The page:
My mother, a Yorkshire woman, was blunt. It’s a tribal characteristic. When one of my uncles was dying of a stroke, his wife, mother’s sister, called to tell what was happening. My mother’s immediate retort was: “Well, I never liked the fellow.” Capable of enormous warmth and friendliness, such an accompanying harshness seems incongruous.

I have a feeling that we are all becoming Yorkshire. E-mail, this blog, cell phones, televisions, satellites create instant experiences and instant reaction. I know of mild-mannered people who on e-mail lists become ramping and roaring lions, seeking who they may devour.

I’ve always struggled, and often lost the battle not to say it as it is. I might be right, but I may also offend, damage relationships and incur hostility. None of these actions and reactions demonstrates the Gospel too well. Yes, Jesus was blunt, and took a whip to the money-changers. But I’m not Jesus. Certainly there’s a certain inevitability that where the Gospel is lived and told, there will be hostility. It goes with the territory. It’s not the job of a Christian, however, to exhibit hostility or to court martyrdom.

If all this is so difficult for the individual Christian, how much more is this true for the collective church? One of the greatest temptations experienced by the church is that of nationalism. We are seeing this vividly at the moment. Anglicanism is particularly susceptible to this disease because we began as a “national” church and have carried the virus with us around the world. Oddly, at least in the American Episcopal Church, those who resist nationalism and promote world-wide agencies such as the United Nations are the most likely to succumb to ecclesial jingoism. Those on the political right stress their unity with Provinces abroad.

In both instances one suspects that politics gives birth to position. To liberal Episcopalians the world has become a hostile place peopled by unenlightened Anglicans who wish to meddle in our affairs and impede Spirit-driven progress. To conservatives the world has become a welcoming place peopled by like-minded Christians who have growing power in the Communion.

Both positions give plenty of ammunition for hostility. Perhaps we call it righteous indignation? What we do not see is the sort of self-examination we urge individual Christians to observe in their daily life and work. Rather, we take political action, and talk the talk we expect to hear from nation states, and we justify ourselves by reference not to the Gospel itself, but to a Cause for or against which we act.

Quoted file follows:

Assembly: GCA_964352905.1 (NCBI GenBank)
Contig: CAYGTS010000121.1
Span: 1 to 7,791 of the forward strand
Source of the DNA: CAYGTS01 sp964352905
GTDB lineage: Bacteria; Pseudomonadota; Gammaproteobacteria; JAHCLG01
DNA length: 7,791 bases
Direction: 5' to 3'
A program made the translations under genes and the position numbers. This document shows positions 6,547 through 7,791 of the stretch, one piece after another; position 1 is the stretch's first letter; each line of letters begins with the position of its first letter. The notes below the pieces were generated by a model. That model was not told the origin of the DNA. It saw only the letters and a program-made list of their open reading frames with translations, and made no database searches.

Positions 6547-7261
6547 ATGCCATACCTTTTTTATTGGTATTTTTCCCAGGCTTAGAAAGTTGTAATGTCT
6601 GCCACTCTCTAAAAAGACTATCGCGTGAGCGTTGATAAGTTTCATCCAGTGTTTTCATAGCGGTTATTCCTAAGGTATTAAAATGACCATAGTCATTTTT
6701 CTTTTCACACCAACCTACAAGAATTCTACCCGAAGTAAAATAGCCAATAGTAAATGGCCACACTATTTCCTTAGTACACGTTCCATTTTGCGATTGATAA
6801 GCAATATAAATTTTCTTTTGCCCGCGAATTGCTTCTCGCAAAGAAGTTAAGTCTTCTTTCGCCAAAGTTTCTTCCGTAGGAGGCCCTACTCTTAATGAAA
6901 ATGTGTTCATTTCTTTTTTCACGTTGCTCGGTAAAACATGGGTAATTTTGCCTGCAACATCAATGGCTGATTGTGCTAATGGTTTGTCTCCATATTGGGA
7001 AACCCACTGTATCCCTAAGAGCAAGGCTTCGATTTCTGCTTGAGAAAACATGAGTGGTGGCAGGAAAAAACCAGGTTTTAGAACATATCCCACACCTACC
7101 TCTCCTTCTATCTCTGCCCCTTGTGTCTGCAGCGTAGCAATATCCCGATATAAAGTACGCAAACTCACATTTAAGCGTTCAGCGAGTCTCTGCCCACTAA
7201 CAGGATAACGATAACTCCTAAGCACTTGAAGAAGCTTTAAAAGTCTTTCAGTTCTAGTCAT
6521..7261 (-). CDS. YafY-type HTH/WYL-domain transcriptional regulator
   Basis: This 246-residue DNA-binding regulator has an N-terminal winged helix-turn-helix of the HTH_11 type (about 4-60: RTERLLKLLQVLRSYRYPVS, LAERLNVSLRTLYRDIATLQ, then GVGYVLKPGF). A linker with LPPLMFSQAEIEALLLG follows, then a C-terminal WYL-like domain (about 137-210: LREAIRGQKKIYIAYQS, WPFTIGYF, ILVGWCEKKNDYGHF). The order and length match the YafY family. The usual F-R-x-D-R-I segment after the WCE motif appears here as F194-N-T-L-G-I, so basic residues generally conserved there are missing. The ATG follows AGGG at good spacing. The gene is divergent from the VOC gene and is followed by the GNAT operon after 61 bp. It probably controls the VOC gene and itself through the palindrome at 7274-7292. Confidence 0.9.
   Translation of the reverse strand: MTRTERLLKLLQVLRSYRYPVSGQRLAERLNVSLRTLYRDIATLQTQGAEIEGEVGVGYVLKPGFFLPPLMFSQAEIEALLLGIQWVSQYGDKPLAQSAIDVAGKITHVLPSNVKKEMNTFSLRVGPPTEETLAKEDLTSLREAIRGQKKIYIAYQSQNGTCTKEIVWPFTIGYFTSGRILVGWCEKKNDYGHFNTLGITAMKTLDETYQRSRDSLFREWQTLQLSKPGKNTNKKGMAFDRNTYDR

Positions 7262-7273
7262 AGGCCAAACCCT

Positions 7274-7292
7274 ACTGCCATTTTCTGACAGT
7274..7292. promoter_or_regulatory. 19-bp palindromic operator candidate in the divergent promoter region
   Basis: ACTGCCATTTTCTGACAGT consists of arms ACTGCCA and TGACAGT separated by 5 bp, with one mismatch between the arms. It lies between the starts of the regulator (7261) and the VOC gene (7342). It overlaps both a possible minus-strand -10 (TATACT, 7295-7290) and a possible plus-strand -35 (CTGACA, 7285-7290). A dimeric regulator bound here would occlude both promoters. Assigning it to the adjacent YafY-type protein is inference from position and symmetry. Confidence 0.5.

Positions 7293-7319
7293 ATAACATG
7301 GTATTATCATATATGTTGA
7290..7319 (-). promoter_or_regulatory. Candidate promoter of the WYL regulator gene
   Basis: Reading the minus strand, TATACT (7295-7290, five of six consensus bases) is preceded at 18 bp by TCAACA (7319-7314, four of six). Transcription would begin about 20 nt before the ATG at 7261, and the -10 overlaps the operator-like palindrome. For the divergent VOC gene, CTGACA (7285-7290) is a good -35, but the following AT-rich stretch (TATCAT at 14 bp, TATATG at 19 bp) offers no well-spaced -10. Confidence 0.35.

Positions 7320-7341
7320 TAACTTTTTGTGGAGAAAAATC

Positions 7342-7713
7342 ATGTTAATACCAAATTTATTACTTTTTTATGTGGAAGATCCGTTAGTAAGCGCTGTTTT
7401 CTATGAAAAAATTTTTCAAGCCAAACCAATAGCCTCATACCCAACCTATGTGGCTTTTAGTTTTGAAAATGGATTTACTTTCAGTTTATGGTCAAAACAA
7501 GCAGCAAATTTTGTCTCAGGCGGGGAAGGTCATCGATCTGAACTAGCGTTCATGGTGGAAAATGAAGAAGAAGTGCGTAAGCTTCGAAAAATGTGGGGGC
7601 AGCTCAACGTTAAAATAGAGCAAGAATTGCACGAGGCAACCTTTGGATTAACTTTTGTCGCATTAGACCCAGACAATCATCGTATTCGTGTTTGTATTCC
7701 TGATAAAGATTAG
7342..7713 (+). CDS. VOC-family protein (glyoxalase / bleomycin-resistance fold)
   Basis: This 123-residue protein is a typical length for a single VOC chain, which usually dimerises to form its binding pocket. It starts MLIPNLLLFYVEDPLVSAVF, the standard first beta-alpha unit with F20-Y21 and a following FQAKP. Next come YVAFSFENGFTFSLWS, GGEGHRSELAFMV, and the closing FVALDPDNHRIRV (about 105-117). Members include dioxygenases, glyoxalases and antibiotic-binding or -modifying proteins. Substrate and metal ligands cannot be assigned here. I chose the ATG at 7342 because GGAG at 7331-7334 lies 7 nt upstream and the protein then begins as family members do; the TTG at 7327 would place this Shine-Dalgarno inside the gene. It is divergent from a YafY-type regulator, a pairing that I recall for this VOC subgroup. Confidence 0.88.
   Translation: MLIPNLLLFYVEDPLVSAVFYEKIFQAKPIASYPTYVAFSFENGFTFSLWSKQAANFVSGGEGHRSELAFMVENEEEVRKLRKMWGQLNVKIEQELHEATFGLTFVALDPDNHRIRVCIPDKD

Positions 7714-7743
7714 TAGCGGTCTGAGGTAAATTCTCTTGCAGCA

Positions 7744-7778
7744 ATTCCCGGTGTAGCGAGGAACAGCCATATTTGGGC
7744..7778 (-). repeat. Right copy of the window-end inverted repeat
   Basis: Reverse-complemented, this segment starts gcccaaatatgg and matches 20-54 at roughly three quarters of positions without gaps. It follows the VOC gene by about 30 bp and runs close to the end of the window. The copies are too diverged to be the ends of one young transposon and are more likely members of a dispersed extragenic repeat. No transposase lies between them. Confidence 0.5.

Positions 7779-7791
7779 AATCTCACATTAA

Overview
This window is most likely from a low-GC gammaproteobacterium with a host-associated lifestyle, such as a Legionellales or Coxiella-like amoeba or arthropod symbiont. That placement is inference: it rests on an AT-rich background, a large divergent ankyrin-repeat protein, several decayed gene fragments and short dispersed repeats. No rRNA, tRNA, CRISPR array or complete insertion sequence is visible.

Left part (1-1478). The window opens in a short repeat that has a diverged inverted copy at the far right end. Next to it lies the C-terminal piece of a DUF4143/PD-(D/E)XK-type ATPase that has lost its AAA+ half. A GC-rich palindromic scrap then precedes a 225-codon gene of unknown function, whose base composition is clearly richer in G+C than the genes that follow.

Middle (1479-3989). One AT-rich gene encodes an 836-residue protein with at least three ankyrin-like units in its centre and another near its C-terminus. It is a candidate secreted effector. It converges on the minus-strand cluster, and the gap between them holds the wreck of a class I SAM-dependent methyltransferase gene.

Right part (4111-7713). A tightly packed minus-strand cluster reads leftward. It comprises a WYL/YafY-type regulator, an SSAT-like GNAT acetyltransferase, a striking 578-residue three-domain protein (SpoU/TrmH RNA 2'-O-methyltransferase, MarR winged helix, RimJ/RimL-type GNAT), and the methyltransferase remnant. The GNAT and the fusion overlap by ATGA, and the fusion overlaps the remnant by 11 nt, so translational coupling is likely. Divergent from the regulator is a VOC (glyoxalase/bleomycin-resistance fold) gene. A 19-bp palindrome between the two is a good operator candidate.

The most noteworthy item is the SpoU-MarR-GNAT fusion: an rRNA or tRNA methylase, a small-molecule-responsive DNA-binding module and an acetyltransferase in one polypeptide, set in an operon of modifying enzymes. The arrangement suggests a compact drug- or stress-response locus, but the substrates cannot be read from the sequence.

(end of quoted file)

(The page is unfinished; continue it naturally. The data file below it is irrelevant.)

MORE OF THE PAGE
The Windsor Report, like it or not, started where we should all start. It asked us to examine our positions in the light of the Gospel, of the Scriptures; of the Tradition, using sanctified reason. It asked us to re-visit our doctrine of the Church and the churches and compare our claims with the vision of the Church set forth in the New Testament.

In a word, it asked us not to be blunt, that is not to speak hastily, act hastily, take sides easily, but in prayer, examine ourselves in the light of Jesus and the Church of which the Holy Spirit is the author and guide.

There’s an excitement about politics, church or secular, shared by many. Sitting in solemn assembly, making decisions about all sorts of things, issuing statements, all this is extremely addictive. Writing e-mails telling the Archbishop of Canterbury he’s no good, sitting in Episcopal synods suggesting that another part of the church is cancerous, forging complicated positions about provinces and over-sight, declaring we bishops won’t follow the wisdom of General Convention because we didn’t like the outcome, all this is so addictive and so dangerous.

Rather like prayer, taking time to reflect, to do theology, to examine our roots, to invoke Jesus who died for all, is a disciplined activity. Prayer is so hard. It seems so impractical when we want to get on with it. But without self-examination, repentance, thanksgiving, magnifying, loving, we cannot be that which we have been called to be for God and the world. It is time for our church to shut up for a season and engage in self-examination in the light of the Gospel and the Catholic Church.